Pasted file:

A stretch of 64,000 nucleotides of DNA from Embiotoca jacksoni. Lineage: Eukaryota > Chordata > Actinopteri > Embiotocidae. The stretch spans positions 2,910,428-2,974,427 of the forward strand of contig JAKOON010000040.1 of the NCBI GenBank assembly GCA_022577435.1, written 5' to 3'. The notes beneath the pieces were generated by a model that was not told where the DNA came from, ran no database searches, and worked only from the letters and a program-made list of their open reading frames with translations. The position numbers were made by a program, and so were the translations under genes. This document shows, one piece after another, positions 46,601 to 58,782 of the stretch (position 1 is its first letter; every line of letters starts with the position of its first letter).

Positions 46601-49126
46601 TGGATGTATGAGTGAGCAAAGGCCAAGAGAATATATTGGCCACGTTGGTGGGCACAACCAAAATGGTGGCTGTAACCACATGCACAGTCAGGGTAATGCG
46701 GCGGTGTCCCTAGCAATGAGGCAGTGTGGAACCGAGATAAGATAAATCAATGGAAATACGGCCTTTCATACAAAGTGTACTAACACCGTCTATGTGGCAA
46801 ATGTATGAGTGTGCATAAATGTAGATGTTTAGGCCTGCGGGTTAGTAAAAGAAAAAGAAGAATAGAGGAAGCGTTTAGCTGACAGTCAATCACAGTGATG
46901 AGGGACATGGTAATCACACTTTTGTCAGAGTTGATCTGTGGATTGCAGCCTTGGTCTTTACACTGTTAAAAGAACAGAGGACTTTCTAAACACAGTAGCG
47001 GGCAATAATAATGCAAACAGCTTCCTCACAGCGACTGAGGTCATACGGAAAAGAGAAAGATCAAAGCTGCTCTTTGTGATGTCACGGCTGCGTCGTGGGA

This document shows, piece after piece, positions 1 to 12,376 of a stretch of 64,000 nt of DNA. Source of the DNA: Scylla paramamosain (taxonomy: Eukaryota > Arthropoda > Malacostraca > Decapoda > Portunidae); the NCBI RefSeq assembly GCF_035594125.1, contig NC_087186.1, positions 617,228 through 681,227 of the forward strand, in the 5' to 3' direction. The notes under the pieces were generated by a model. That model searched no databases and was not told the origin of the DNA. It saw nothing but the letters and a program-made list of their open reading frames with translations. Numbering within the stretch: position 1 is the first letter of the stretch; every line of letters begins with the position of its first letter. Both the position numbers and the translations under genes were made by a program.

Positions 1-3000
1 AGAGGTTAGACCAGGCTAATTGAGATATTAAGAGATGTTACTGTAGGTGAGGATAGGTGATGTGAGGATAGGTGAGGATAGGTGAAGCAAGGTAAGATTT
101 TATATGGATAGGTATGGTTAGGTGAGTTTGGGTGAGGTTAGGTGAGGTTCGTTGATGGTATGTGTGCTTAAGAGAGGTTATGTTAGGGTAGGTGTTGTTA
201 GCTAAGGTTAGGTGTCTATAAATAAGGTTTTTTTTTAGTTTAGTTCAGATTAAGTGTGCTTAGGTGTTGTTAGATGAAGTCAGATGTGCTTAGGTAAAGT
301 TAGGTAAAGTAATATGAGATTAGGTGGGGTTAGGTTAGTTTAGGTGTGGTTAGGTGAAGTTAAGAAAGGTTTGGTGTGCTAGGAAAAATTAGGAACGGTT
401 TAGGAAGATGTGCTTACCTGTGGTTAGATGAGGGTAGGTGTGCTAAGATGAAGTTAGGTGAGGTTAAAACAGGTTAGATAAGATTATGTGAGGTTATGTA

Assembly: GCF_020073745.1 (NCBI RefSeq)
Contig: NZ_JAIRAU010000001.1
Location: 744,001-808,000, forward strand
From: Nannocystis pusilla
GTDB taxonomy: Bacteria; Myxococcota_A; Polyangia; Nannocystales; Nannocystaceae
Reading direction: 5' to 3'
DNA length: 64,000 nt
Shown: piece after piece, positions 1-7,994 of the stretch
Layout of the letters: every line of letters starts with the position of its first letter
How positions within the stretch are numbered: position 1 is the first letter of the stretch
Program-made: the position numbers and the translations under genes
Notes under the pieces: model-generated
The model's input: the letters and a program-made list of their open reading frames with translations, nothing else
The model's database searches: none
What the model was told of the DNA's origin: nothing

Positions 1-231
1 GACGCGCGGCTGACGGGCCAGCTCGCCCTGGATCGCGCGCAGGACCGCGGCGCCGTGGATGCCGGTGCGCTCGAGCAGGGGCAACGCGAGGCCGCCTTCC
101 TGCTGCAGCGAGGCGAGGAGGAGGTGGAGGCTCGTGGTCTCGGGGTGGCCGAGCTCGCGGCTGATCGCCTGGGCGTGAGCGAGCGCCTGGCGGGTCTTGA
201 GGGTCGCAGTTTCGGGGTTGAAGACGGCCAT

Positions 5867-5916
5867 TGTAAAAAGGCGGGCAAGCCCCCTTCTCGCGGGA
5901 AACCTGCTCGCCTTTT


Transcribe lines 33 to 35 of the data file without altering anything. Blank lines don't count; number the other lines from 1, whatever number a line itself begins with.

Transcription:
201 GGGTCGCAGTTTCGGGGTTGAAGACGGCCAT

Positions 5867-5916
5867 TGTAAAAAGGCGGGCAAGCCCCCTTCTCGCGGGA